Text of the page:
# When are $\langle r,R^2\rangle$ and $\langle rR,R^2\rangle$ proper subgroups of $D_n$?

Here is the question:

When are the groups $$\langle r,R^2\rangle$$ and $$\langle rR,R^2\rangle$$ proper subgroups of $$D_n$$? Your answers should depend on $$n$$.

When $$\langle r,R^2\rangle$$ and $$\langle rR,R^2\rangle$$ are proper subgroups of $$D_n$$, what are their indices in $$D_n$$? Prove your answer.

I know how to show a group is subgroup of another group, but what is proper subgroup? and how to show that?

• A LaTeX tip: < and > mean "less than" and "greater than", and produce spacing correct for that meaning only. When you want angle brackets, you need to use \langle and \rangle. Apr 8, 2013 at 13:13
• What are $r$ and $R$? A proper subgroup is a subgroup which does not equal the whole group (you could have consulted any book on group theory, or google). Apr 8, 2013 at 13:19
• Seconding @Martin, you must explain your notation if you hope to get any help here. Even the notation $D_n$ is not completely standard; some texts use it for the dihedral group with $2n$ elements, and some use it for the dihedral group with $n$ elements, $n$ being assumed even. Apr 8, 2013 at 13:23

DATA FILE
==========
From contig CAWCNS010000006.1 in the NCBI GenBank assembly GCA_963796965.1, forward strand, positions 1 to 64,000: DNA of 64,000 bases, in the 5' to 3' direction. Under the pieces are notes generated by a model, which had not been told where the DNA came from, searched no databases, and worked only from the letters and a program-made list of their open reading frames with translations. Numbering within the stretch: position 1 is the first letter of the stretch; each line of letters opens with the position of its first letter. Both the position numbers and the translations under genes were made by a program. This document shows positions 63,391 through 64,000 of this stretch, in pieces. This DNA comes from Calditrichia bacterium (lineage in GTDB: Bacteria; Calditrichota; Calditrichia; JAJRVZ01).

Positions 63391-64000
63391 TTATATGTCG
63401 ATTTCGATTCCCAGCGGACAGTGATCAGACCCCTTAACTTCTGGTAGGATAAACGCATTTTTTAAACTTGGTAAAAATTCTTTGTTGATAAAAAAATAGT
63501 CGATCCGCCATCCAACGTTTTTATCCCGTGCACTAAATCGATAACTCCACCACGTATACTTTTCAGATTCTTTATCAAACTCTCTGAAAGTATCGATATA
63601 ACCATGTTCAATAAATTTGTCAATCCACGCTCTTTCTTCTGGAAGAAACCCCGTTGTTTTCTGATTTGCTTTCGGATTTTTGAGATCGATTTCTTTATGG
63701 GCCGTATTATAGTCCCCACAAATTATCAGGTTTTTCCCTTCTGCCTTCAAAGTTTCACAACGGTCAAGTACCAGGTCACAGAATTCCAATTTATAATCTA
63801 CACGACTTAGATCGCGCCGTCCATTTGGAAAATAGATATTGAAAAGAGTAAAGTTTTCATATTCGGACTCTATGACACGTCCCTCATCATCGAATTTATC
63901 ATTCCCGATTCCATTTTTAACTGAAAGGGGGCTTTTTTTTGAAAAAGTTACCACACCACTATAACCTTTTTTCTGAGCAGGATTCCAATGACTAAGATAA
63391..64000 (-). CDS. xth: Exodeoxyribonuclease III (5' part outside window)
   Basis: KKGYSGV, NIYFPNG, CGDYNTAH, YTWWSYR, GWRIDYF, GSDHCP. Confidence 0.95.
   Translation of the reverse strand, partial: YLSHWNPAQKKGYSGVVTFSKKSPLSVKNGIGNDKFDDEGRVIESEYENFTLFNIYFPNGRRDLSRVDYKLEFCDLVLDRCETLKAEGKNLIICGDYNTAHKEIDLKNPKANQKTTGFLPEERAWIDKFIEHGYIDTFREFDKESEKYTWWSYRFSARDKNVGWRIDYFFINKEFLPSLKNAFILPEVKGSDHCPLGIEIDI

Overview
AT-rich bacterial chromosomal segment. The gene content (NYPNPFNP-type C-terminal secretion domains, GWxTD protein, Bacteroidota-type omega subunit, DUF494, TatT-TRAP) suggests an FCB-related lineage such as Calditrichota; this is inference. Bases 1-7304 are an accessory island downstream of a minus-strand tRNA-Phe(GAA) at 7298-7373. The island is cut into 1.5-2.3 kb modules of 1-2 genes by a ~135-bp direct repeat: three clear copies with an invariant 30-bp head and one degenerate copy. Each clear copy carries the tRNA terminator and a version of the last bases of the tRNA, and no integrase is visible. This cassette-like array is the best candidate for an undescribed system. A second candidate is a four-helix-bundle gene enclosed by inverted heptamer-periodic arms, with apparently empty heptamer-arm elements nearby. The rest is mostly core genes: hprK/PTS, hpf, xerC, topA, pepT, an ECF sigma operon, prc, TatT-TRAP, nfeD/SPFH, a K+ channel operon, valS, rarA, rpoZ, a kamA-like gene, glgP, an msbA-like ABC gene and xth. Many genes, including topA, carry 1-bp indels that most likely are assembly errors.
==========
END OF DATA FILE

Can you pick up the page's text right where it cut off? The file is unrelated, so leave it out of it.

• sorry for being unclear, $r$ is the basic reflection in $D_n$, and $R$ is the basic rotation in $D_n$, $D_n$ is dihedral group of an object with n-gon, n can be odd or even, and the order of $D_n$ is 2n. @Zev Chronoles: thank for helping me with the editing, I'm new to this website, so there are alot of thing that I don't know. Apr 8, 2013 at 13:28
• I wish you had used the following presentation instead: :-) $$D_n=D_{2n}=\langle x,y\mid x^n=y^2=(xy)^2=1\rangle$$ Apr 8, 2013 at 14:03

If $n$ is odd, then $R^2$ generates all the rotations, so $r$ with $R^2$ generates the whole group. So does $rR$ with $R^2$; in fact, I don't see where there's going to be any difference between $r$ and $rR$, as they are both reflections, and I don't see what makes any one reflection more "basic" than another.
If $n$ is even, $R^2$ generates only half the rotations, and together with $r$, or with $rR$, it generates half of $D_n$, a half isomorphic to $D_{n/2}$.